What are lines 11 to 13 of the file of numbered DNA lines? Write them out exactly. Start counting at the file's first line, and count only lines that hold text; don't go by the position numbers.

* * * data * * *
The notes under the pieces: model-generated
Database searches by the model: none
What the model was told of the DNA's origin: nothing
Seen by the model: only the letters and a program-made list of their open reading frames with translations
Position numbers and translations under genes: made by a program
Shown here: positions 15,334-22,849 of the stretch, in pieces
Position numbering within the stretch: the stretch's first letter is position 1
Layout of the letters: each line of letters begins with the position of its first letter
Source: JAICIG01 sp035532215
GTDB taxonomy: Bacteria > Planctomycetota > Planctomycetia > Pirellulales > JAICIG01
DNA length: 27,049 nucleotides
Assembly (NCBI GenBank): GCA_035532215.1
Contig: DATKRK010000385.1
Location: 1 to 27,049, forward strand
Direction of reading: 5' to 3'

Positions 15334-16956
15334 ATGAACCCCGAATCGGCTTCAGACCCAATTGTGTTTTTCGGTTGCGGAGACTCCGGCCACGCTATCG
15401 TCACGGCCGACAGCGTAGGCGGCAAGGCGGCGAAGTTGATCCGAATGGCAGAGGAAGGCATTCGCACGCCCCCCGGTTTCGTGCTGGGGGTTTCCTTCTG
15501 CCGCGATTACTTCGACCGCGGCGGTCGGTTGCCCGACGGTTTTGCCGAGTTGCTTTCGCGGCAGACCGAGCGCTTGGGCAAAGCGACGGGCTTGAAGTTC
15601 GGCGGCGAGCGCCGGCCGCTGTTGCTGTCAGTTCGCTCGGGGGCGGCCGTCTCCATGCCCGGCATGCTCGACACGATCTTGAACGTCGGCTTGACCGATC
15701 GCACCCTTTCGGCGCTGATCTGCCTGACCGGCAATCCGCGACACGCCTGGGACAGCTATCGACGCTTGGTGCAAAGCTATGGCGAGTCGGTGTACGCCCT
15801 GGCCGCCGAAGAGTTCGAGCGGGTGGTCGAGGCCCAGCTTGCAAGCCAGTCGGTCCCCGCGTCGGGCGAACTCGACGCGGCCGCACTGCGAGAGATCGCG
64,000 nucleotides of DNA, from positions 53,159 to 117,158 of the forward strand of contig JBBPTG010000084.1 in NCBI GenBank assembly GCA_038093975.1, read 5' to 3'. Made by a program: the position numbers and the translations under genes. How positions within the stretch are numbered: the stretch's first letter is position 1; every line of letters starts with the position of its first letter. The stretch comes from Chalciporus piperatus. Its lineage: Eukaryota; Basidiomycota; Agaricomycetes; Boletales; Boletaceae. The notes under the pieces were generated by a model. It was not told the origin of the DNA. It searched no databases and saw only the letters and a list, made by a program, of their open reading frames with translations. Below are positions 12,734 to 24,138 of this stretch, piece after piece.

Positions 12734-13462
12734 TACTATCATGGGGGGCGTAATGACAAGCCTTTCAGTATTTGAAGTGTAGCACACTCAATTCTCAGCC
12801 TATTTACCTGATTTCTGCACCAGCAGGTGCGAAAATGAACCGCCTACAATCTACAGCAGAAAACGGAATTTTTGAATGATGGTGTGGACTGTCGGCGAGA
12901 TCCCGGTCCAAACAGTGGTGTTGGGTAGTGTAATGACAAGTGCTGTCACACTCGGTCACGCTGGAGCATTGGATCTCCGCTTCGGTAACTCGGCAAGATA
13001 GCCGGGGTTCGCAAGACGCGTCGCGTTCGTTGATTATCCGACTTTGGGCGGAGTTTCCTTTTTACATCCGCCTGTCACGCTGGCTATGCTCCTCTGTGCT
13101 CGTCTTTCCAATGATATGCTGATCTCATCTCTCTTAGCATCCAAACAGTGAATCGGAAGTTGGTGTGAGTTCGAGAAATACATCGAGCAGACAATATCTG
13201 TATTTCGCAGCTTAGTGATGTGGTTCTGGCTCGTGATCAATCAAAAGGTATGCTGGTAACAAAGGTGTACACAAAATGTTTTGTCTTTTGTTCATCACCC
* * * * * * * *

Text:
DNA length: 27,049 nucleotides
Assembly (NCBI GenBank): GCA_035532215.1
Contig: DATKRK010000385.1